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Sheeley Built USN Jacket

Skip

Well-Known Member
Great work Dave. Helps to understand the level of effort in labour and design that goes into making a jacket. Not to mention the continual maintenance that also goes into the machines
 

Maverickson

Well-Known Member
Hi All,

Just acquired an interesting picture taken aboard the USS Langley (CVL-27) as related to the Ens. John Z. Colt's Monarch jacket & that I would like to share with the forum. The picture comes directly from the son of another naval aviator. Like Colt, a participant in the Battle Of Okinawa aboard the USS Langley. In this case, a member of VF-23 & sister squadron of VT-23 who John Colt flew with. According to the son that following image which included his father was made in either March or early April of 1945.


Note that the VF-23 ready room chalk board indicates the ordnance to be carried that day for both (VF-23 & VT-23) Air Group 23.

In doing some further research I identified the commander (CAG) of Air Group 23. Moreover, I have also located a great picture of the CAG of Air Group 23 James Southerland. That picture happened to have been taken on the deck of the USS Langley just prior to leading a strike on Okinawa.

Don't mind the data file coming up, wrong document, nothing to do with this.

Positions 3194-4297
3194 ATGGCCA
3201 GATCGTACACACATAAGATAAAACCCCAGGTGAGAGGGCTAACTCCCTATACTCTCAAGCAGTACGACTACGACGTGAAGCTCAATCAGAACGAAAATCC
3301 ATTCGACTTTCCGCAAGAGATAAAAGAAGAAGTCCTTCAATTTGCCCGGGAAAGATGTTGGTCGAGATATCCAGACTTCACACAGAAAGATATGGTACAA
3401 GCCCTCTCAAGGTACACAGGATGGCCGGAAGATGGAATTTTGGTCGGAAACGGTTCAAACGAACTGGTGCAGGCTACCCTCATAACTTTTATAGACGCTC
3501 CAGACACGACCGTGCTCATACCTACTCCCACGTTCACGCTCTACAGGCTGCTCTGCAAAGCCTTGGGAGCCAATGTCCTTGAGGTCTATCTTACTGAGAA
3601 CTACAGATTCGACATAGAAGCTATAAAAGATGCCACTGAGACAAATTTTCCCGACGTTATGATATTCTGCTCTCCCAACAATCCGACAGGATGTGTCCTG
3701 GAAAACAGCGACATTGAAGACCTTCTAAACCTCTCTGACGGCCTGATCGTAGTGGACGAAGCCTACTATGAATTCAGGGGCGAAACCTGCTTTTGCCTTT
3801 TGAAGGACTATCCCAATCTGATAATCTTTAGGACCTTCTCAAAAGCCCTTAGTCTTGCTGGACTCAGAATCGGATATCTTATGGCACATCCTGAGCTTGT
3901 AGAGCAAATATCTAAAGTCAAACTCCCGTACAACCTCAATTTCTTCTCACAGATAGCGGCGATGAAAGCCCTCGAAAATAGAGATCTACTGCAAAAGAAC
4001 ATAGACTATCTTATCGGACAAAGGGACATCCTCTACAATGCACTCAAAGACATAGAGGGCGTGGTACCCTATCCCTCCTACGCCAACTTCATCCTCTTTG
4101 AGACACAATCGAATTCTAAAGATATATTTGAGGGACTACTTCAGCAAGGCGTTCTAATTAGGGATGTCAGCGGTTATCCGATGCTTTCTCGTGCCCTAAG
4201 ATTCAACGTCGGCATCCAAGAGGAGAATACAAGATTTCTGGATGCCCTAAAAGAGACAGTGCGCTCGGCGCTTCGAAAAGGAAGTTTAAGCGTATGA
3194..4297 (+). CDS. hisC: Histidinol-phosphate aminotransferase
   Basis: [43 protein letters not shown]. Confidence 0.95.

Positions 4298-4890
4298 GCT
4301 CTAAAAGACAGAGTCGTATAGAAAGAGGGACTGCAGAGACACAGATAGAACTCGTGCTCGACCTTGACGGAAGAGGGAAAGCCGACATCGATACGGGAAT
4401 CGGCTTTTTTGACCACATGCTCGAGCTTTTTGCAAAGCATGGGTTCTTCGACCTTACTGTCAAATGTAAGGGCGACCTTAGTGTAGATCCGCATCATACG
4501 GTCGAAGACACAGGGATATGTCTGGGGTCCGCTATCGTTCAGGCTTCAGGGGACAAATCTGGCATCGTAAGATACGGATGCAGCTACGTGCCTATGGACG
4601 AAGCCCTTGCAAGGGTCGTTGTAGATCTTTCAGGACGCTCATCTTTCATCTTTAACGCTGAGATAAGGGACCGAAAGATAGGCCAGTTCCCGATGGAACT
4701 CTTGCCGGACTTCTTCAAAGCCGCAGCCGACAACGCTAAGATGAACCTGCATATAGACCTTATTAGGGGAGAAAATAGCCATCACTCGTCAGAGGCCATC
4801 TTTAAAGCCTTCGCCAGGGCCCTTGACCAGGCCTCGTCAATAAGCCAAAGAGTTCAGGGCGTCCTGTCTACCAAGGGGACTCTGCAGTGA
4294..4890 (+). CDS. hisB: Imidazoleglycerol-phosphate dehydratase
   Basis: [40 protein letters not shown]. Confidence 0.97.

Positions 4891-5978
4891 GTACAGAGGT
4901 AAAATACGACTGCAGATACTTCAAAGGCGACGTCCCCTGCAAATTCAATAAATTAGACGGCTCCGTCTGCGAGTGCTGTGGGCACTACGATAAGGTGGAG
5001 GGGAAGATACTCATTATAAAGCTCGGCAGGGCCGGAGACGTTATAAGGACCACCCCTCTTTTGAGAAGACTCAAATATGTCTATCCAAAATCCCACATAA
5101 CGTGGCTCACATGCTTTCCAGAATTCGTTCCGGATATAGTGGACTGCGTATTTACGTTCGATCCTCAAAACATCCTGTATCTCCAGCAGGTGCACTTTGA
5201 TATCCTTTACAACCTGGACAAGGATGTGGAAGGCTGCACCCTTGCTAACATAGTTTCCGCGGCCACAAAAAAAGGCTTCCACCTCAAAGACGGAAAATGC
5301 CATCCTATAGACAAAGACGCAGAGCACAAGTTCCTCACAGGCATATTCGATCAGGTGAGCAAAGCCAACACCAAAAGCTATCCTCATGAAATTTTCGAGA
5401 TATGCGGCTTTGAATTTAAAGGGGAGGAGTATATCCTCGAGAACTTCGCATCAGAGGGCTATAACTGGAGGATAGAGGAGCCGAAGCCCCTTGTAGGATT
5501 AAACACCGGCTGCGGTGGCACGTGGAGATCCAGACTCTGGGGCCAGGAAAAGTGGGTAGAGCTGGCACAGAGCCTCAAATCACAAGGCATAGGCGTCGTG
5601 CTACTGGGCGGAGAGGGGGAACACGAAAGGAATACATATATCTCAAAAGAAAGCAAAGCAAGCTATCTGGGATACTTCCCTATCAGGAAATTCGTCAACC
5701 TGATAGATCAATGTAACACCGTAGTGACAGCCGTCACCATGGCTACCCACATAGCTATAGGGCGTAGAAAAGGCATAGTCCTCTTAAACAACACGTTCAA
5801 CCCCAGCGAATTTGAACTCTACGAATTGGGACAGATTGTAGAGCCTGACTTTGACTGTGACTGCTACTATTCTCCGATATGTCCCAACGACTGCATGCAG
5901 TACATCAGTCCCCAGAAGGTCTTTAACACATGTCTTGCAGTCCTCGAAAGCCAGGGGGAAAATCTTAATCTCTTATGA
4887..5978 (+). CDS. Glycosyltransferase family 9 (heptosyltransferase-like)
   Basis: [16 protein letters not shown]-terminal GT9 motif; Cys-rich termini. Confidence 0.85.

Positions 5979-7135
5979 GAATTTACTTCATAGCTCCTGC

That image of CAG Southerland seen directly above must have been taken late in the campaign. He is not seen wearing his leather jacket!

CAG James J. Southerland had an interesting but short career. Credited with having made both the first shoot & shot down during the Battle Of Guadalcanal. A synopsis of his noteworthy exploits can be seen here https://en.wikipedia.org/wiki/Pug_Southerland .

What I found to have been the most fascinating story about Southerland was his encounter with Suburo Sakai. Almost lost because of his .45 having gotten tangled up and preventing a quick exit from his shot up air craft. Even more interesting was that his story of nearly not making it out of his air craft due to his pistol was confirmed in 1998 and can be found here https://www.pacificwrecks.com/aircraft/f4f/5192.html .

Even more ironic was what happened to Sakai upon immediately turning his attention to the same bomber air craft Southerland had been escorting. Likewise & as a direct result of that encounter Sakai became severely wounded and nearly shot down himself. That complete story can be found in Sakai's book SAMURAI!

It is information like this that keeps me interested.

Cheers, Dave
 
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